I recently created a new project in Visual Studio 2012 and didn’t really think much about the .Net version (mistake!). It turns out that the server it is destined for is still MS Server 2003, which will not run .Net 4.5. Oh dear.
So I Googled downgrading, and the process of changing the target framework from 4.5 to 4.0 is very simple, just a couple of clicks, but getting the project to build after that can be a major headache!
Changing the target framework:
- Right click on the project in the Solution Explorer (in Visual Studio) and select Properties.
- Change the Target Framework drop-down to whatever framework you now wish to target.
- Do the same for any other projects or test projects in the solution, that you also wish to change the target framework for.
Note: Make sure you do not select .Net Framework x Client Profile. This seems to have caused others problems.
Getting the damn project to build again…
This is where my headaches began. I only got a couple of errors when building, but they took me a long time to fix. There were also many warnings about dependencies between my references.
Reference Dependency Warnings
To solve these warnings I have to manually edit my .csproj file in a text editor. This MSDN article about Troubleshooting .NET Framework Targeting Errors suggests replacing references with the simple form. I tried this, but it did not seem to make a difference. I also discovered that editing the .csproj file can cause the project to not load in Visual Studio. It would tell me the line with the error (which was the line after the edit I had made) and I fixed it by copying one of the other references over the edit I had made, and then changing the reference name back to what I wanted it to be. This got rid of any characters VS was not expecting.
I then noticed that some of my references still had ‘net45’ in their paths, as in the example below. Correcting this to ‘net40’ fixed many errors, and if you look in the file structure of your project you should see that there is a 45 and a 40 folder.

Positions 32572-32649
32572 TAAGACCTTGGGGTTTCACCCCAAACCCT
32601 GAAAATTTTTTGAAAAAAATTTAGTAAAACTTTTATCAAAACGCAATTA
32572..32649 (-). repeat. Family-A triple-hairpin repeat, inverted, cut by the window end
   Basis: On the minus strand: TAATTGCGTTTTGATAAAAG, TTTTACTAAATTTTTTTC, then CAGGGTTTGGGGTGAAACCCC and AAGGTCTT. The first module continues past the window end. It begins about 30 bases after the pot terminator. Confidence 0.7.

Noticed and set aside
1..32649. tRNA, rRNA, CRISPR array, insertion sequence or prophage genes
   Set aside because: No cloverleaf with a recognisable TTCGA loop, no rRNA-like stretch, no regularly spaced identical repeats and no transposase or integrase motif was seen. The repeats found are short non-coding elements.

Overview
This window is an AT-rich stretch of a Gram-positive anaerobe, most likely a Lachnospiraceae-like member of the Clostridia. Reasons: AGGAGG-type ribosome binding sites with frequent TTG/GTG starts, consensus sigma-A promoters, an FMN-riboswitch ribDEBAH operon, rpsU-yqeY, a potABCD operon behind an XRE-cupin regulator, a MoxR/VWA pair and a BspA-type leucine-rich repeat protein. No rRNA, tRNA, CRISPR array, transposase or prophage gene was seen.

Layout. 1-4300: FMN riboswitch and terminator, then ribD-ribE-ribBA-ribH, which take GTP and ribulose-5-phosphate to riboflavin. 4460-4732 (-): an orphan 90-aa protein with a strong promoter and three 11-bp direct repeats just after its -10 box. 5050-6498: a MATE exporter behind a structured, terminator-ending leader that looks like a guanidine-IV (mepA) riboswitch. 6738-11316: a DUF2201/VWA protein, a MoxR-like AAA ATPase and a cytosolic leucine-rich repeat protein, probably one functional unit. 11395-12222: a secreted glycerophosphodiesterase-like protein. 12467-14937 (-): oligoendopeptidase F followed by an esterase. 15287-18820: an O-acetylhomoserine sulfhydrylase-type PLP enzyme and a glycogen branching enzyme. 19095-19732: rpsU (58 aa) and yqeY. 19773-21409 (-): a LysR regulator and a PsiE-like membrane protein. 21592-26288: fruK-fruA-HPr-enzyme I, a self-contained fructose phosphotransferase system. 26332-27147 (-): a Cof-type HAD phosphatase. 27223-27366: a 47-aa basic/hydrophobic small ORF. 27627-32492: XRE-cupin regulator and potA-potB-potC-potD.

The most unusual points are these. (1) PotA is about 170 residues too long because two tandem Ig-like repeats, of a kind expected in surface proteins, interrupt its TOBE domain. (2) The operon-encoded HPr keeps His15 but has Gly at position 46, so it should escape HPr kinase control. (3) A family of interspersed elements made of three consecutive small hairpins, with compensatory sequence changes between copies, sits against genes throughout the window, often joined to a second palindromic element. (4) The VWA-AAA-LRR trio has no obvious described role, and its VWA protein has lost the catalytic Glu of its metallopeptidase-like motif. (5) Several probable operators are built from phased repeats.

<Reference Include="Microsoft.Data.OData, Version=184.108.40.206, Culture=neutral, PublicKeyToken=31bf3856ad364e35, processorArchitecture=MSIL"> <SpecificVersion>False</SpecificVersion> <HintPath>..\packages\Microsoft.Data.OData.5.5.0\lib\net40\Microsoft.Data.OData.dll</HintPath> </Reference>
But I still had one big error: System.Web.Http was not behaving itself and believed it relied on another reference (I belive Newtonsoft.Json) that was .Net 4.5. I tried many things, including removing and re-adding the reference to System.Web.Http, and even removing all references to System.Web.* and re-adding them; still the same error. I also tried similar things with Newtonsoft.Json. Eventually the solution took fairly little work on my part, and here it is:
How I fixed System.Web.Http
- In visual Studio, click the Tools menu and select Library Package Manager > Manage NuGet Packages for Solution
- Click on Updates
- Update all Microsoft packages (I also updated JQuery, etc, but this shouldn’t be necessary if you don’t want to do this)
- Click Restart Now.
- Rebuild project.
My project now build without any errors 🙂
One further problem…
My project built, but when I ran it and tried to access the database I received an Entity Framework error, it had failed to load.
- Open Nuget Package Manager (Tools > Library Package Manager > Manage NuGet Packages for Solution) and locate Entity Framework in the list of installed packages.
- Click the Manage button next to Entity Framework.
- Un-tick the boxes next to your project(s) that are using Entity Framework (this will uninstall Entity Framework)
- Click on Online and use the search box in the top right to search for ‘entity’.
- Click on the Entity Framework package and then the Install button. The correct version for your .Net framework should download.
- Click the Restart Now button.
- Build and run your project to test.
Are you still having problems?
If your project still contains reference errors then you may need to use the Package Manager Console (Tools > Library Package Manager > Package Manager Console) to uninstall and reinstall the related packages. This was one of the things I tried before I remembered that the NuGet package manager would probably be easier. One problem I ran into was that you cannot uninstall a package that is relied upon by another package, so you may end up uninstalling and reinstalling a lot more packages than you really need to.
It seems that downgrading a project can be simple, but finding the solution can take a long time. If Visual Studio had a tool to help with this (especially upgrading a project) I think it would save a lot of programming hours.
Edit: I had a further problem with my application causing an error when it was deployed to the server. Here’s how I fixed it: Error when deploying a .Net 4.0 project (that was downgraded from .Net 4.5) to a .Net 4.0 server.
If you have had to downgrade a project in Visual Studio and have any more tips, tricks or links to helpful resources (or even questions) please leave a comment.